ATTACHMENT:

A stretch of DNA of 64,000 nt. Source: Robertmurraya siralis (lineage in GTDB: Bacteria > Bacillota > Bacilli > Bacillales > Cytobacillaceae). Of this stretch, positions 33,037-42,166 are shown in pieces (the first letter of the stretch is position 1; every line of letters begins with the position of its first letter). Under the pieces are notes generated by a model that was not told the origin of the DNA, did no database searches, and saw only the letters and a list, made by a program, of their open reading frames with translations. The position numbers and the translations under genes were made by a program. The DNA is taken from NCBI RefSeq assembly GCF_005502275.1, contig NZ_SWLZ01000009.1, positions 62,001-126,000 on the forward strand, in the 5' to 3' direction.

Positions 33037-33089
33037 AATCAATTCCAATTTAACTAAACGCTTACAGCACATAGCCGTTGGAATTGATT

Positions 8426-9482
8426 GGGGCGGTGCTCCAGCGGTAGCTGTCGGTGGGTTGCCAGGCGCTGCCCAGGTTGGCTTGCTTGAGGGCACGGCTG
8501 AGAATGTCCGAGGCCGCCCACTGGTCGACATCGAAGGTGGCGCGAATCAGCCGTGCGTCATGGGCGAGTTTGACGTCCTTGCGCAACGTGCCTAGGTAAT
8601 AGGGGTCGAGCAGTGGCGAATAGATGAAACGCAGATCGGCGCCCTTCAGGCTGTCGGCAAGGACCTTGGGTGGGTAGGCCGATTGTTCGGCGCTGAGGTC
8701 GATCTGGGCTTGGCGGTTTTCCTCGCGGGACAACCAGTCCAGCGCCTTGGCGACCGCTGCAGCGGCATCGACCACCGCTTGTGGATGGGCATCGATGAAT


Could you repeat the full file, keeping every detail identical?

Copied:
A stretch of DNA of 64,000 nt. Source: Robertmurraya siralis (lineage in GTDB: Bacteria > Bacillota > Bacilli > Bacillales > Cytobacillaceae). Of this stretch, positions 33,037-42,166 are shown in pieces (the first letter of the stretch is position 1; every line of letters begins with the position of its first letter). Under the pieces are notes generated by a model that was not told the origin of the DNA, did no database searches, and saw only the letters and a list, made by a program, of their open reading frames with translations. The position numbers and the translations under genes were made by a program. The DNA is taken from NCBI RefSeq assembly GCF_005502275.1, contig NZ_SWLZ01000009.1, positions 62,001-126,000 on the forward strand, in the 5' to 3' direction.

Positions 33037-33089
33037 AATCAATTCCAATTTAACTAAACGCTTACAGCACATAGCCGTTGGAATTGATT

Positions 8426-9482
8426 GGGGCGGTGCTCCAGCGGTAGCTGTCGGTGGGTTGCCAGGCGCTGCCCAGGTTGGCTTGCTTGAGGGCACGGCTG
8501 AGAATGTCCGAGGCCGCCCACTGGTCGACATCGAAGGTGGCGCGAATCAGCCGTGCGTCATGGGCGAGTTTGACGTCCTTGCGCAACGTGCCTAGGTAAT
8601 AGGGGTCGAGCAGTGGCGAATAGATGAAACGCAGATCGGCGCCCTTCAGGCTGTCGGCAAGGACCTTGGGTGGGTAGGCCGATTGTTCGGCGCTGAGGTC
8701 GATCTGGGCTTGGCGGTTTTCCTCGCGGGACAACCAGTCCAGCGCCTTGGCGACCGCTGCAGCGGCATCGACCACCGCTTGTGGATGGGCATCGATGAAT